NVHomes is building eight homes at Mount Vernon Chase in Alexandria. Priced from the mid-$900,000s and built on third-acre lots. Call 703/360-4787 or visit the Web site (www.nvhomes.com).

Shopping appears to be the main focus of Seven Corners, the original downtown of Fairfax County before the construction of the Capital Beltway in the 1960s.

Seven Corners, where Route 7 intersects with Wilson Boulevard, Lee Highway (U.S. Route 29), U.S. Route 50 and Sleepy Hollow Road, includes retail centers and service businesses along with office buildings, including the area’s first regional mall, Seven Corners Shopping Center.

Just off Route 7 near Seven Corners is the resort-like community of Lake Barcroft, where diplomats, politicians, lawyers and other professionals live in homes surrounding a lake with beaches and boating.

West of Seven Corners is Bailey’s Crossroads, which earned its name as the winter home of the Ringling Brothers and Barnum and Bailey Circus. Government contractors and federal offices dominate the high-rise office buildings in this part of Fairfax County, which includes Skyline City, a mixed-use development of offices, residences, retail shops, movie theaters and a fitness center.

Farther west, the 300-year-old community of Falls Church has gradually been transformed from a dairy farm community to a high-tech center, yet the neighborhood still has a strong historic identity.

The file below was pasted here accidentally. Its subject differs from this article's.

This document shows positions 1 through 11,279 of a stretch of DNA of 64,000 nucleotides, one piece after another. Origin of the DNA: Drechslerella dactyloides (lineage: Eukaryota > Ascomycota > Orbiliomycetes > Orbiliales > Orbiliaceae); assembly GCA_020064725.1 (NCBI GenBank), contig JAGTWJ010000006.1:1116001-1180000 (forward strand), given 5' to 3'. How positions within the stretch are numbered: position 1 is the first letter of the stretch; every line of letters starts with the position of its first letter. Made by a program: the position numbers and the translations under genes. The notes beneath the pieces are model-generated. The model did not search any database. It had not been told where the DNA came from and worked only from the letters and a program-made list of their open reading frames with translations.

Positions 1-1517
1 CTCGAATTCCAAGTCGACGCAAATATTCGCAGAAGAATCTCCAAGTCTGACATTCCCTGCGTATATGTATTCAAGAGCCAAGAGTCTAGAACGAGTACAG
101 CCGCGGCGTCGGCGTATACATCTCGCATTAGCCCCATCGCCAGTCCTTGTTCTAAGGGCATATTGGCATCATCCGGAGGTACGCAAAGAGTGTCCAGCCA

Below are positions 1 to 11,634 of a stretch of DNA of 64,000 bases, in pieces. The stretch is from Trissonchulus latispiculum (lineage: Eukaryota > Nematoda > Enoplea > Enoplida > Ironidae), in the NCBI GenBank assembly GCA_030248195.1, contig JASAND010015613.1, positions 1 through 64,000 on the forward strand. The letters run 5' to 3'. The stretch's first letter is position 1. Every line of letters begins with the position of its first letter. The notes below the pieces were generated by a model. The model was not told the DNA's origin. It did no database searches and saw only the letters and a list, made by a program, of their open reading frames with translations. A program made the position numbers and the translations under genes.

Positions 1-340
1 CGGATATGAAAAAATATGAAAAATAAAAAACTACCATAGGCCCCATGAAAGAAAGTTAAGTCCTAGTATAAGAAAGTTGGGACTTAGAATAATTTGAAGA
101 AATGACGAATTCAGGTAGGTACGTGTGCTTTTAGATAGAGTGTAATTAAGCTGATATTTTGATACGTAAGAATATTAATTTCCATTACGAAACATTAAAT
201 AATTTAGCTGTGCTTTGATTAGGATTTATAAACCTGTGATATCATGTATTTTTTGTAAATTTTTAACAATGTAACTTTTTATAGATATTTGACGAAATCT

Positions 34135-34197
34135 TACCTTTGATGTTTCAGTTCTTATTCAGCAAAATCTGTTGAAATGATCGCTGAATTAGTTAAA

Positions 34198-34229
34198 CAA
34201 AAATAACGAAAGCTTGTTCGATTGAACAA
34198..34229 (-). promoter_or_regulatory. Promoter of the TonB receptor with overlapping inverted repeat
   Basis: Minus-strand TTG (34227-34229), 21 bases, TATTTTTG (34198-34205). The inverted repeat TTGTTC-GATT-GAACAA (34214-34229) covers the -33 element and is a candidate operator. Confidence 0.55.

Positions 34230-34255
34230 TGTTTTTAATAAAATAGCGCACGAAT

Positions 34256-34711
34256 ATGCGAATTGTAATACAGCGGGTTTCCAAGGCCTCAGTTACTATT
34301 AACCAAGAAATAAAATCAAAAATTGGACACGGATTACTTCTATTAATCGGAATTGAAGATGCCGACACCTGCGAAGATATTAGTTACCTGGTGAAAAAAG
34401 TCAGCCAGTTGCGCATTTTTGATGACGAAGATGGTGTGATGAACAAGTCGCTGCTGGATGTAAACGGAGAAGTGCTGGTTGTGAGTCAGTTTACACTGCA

Victorian-style homes line the quiet village streets of Falls Church, an incorporated city that provides its own police department and school system.

Carrhomes Inc. is building seven single-family homes, priced from $1,400,000 at Chestnut Hill in Falls Church, nestled on wooded homesites placed on a cul-de-sac. Call 703/689-3719 or visit www.carrhomes.com.

Restaurants, shopping centers and entertainment venues are found along Route 7 leading into the bustling section of Fairfax County known as Tysons Corner.

Primarily a commercial and retail center, Tysons Corner is Virginia’s largest market for office space and one of the United States’ leading business centers. Small shopping centers, two regional malls, hotels and restaurants fill the Route 7 corridor, while high-rises with more than 20 million square feet of office space occupy the rest of the area.

Luxurious condominiums and a small number of town homes and single-family homes provide residential space in this area.

NVHomes is selling 92 town homes at Tysons Reserve in Tysons Corner, with prices starting at $1,000,000 and up. Nearby, 14 single-family homes priced from $1,500,000 and up will be built at the Crossing at Tysons Corner.

At Tysons Forest in Falls Church, six single-family homes will be built on third-acre homesites, priced from $1,700,000 and higher. Call 703/893-8180 for all three communities or visit www.nvhomes.com.